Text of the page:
Bolivar (Sean Rubin)

Hello, friends! Our book today is Bolivar by Sean Rubin, a phenomenal modern fairy tale of a dinosaur in the big city.

Young Sybil, a school-age girl living in a New York brownstone apartment, has quite the dilemma. You see, despite numerous attempts, she can’t convince anyone in her life that her next door neighbor is a dinosaur. Even her mother scoffs at the idea – after all, everyone knows that dinosaurs are extinct. Except… they’re not. Bolivar, a mild-mannered, modestly-sized (though still quite large) theropod, is the last dinosaur anywhere. And since he prefers not to be noticed, he’s made his home in New York City, a place where everyone is far too busy to take note of a dinosaur. Bolivar goes about his day, getting his NEW YORKER from the newsstand, shopping for old books, dining on corned beef sandwiches in cafes, and no one notices, all too consumed in their own lives to spot the massive yet quiet dinosaur in their midst. Everyone except Sybil, of course. And in her quest to prove Bolivar’s existence, she ends up setting into motion a chain of events that brings them adventure, friendship, and parking tickets.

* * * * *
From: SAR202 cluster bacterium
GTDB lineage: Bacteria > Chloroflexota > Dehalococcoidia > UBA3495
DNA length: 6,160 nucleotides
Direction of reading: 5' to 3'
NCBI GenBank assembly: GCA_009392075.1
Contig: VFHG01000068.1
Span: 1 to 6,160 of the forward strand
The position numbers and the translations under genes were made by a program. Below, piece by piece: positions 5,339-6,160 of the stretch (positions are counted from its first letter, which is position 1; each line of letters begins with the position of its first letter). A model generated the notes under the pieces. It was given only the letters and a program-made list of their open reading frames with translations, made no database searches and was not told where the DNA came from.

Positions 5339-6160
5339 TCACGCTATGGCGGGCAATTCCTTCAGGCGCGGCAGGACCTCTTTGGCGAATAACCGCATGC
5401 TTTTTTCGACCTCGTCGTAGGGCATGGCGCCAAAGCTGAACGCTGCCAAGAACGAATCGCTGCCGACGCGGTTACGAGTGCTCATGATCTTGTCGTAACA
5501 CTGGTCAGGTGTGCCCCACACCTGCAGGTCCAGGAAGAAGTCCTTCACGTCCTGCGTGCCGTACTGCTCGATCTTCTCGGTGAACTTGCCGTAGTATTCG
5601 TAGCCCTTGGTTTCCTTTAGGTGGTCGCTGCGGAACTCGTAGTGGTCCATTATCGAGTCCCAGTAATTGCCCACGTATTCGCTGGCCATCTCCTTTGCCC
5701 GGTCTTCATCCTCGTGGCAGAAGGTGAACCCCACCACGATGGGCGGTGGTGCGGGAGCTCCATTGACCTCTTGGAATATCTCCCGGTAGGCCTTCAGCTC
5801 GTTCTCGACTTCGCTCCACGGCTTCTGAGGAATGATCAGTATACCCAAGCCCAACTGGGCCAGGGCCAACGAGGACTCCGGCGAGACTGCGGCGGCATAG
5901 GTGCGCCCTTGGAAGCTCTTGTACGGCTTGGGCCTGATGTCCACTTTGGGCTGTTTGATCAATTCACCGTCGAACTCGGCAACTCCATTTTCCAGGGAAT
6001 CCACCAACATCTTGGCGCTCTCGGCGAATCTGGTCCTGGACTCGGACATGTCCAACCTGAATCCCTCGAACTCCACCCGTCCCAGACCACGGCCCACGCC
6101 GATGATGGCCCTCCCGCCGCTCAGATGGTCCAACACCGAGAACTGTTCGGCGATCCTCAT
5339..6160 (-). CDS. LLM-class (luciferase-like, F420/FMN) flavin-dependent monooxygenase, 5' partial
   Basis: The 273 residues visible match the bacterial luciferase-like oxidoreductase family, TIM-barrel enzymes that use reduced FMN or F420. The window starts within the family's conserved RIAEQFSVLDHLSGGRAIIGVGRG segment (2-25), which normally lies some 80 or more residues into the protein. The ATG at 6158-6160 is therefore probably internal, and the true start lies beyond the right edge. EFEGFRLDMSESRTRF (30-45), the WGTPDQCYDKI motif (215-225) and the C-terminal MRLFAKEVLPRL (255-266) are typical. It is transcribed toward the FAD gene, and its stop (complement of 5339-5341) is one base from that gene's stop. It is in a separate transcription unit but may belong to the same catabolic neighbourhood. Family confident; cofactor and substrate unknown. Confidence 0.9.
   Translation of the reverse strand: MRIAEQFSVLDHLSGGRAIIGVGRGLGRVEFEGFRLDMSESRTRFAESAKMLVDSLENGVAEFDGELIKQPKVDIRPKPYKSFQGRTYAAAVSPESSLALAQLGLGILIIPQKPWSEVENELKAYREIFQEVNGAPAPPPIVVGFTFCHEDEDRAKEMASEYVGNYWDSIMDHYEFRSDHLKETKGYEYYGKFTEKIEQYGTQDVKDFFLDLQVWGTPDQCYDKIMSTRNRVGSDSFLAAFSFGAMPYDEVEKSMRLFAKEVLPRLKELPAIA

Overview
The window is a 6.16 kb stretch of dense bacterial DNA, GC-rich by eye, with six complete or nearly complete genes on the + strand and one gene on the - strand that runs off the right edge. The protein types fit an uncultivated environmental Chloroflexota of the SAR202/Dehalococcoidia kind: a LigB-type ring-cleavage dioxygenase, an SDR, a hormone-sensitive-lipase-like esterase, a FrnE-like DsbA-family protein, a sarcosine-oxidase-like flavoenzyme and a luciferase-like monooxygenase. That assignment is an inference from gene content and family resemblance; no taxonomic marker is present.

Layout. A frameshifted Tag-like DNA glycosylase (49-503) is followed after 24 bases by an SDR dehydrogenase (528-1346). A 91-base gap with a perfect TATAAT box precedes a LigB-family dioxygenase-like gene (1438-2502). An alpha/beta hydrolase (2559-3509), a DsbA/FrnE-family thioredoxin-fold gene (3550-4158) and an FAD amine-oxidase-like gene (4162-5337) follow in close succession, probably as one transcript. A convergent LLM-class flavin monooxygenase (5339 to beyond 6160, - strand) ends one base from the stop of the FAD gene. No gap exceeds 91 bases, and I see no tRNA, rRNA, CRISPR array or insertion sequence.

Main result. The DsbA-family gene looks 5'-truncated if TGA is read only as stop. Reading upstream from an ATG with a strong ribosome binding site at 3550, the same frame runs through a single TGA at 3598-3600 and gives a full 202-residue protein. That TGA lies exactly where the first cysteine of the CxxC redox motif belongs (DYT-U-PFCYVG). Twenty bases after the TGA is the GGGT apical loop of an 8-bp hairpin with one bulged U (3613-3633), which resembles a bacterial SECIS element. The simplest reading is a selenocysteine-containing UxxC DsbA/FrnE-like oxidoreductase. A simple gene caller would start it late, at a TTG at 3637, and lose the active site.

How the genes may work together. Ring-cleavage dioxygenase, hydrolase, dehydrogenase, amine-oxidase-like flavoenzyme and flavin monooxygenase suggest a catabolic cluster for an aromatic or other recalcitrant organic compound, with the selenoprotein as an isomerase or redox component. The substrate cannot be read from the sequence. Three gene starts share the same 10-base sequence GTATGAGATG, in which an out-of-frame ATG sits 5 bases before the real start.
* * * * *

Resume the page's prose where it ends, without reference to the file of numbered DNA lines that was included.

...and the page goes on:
We. LOVED. This. Right off the bat, this mashup of picture book, early reader, and graphic novel is not a quick read; it took JJ and I about half an hour to cover the story, and twice as long to pour back over the gorgeously detailed illustrations of the city that never sleeps. But JJ was riveted, and so was I – this modern take on classic tropes like “fish out of water” and “a day in the city” are made delightful with a fresh, wonderfully funny story and a thoughtful commentary on the connections we make with others. Readers will immediately fall for the timid, gentle Bolivar and the tenacious yet kindly Sybil. And the art – intricate, lovingly and painstakingly illustrated scenes of the city and her people – is a marvel. This one may take a few sittings to get through for younger bookworms, but I promise – it’s well worth the ride. Baby Bookworm approved!


If You Had Your Birthday Party On The Moon (Joyce Lapin)

Hello, friends! Our book today is If You Had Your Birthday Party On The Moon, written by Joyce Lapin and illustrated by Simona Ceccarelli, an imaginative “what-if” for the ultimate destination celebration.

If you had your birthday party on the moon, you’d have your pick of unique birthday experiences: the day would last 709 hours, for one. You would get to experience weightlessness on the trip there, bounce around in 1/6 the gravity of earth, make “moondust-angels”, and dine on chocolate pudding cake from a pouch. With a focus on the science of astronomy and astronautics, the text takes the reader through detailed explanations of why the sky would be black rather than blue, why they wouldn’t be able to hear their guests singing happy birthday, and why playing baseball on the moon may be a little time-consuming – yet why a birthday party on the moon would be an adventure like no other.